(Originally published to the Cornell Alumni Magazine Student Blog on Oct. 26, 2012.)
Procrastination is the vice of every college student I know. The urge to spend hours watching YouTube videos of laughing babies, playing Tetris, or napping can be very strong when your other option is writing a twenty-page paper on whale communication.
But what about neglecting one assignment in favor of another? Or cleaning your room and editing your resume instead of finishing your required reading? In these instances, you’re doing something useful with your time—just not necessarily what you ought to be doing at that moment. This is the essence of what I call “productive procrastination” and, unfortunately, I’m a pro at it.
My struggle with productive procrastination has gotten much more difficult to manage since becoming an upperclassman. Because I’m involved in so many activities and have a more rigorous course load, I can always think of at least ten things I could be working on, in place of what I should be working on.
The fact that productive procrastination can sometimes be justified makes it quite the conundrum. First off, it’s exponentially better than unproductive procrastination (doing something useless). And in some situations, productive procrastination can actually be appropriate. For example, if you’re stuck on an assignment you could benefit from taking a break, working on something else, and returning to it with a fresh perspective.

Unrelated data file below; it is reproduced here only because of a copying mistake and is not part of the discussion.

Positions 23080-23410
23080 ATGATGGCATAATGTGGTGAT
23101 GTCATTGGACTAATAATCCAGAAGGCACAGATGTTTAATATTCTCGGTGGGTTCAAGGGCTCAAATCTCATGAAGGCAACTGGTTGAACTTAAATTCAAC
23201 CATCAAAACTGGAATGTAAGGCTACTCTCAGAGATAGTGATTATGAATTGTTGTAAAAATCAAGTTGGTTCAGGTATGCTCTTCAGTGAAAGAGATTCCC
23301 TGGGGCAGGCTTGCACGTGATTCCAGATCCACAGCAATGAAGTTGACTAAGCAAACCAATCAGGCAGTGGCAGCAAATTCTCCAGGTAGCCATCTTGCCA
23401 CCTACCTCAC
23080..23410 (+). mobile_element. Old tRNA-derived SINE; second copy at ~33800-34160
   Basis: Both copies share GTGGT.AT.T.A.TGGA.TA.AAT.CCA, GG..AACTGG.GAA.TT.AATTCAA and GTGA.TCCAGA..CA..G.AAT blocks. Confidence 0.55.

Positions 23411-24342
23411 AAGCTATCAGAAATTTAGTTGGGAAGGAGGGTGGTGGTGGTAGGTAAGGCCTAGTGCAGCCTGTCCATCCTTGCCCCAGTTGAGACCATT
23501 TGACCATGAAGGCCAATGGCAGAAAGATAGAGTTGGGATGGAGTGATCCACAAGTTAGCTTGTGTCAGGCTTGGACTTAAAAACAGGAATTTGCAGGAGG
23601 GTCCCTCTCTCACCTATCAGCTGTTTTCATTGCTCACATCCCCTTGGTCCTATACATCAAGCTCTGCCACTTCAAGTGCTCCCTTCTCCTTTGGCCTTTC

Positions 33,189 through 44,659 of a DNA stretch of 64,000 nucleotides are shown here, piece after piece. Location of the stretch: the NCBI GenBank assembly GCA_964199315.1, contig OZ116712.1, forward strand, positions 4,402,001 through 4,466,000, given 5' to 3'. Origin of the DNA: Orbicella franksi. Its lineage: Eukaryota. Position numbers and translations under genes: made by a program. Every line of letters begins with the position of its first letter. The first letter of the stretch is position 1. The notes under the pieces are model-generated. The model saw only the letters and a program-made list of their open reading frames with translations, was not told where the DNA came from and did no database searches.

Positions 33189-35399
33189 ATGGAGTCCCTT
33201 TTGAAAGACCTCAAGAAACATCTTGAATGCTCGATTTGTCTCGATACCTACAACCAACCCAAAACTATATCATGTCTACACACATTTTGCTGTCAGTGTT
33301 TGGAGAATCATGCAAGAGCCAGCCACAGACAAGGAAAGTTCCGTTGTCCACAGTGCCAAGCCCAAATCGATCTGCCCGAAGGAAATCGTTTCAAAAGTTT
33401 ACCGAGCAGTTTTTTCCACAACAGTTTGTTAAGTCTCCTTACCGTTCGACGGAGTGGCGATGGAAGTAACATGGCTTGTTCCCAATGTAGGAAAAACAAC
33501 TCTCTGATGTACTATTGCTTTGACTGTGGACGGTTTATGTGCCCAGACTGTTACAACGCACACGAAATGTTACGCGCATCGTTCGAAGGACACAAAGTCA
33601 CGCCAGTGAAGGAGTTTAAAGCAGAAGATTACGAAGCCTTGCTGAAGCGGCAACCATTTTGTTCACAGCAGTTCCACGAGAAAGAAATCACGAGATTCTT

That being said, one thing to keep in mind about productive procrastination is that, however you slice it, it’s still procrastination. So even though you may be able to reorganize your closet, map out your five-year career plan, or write a short story in the time you took off from your assignment, be warned: that whale paper will still be waiting for you. Only now, you’ll have even less time to finish it.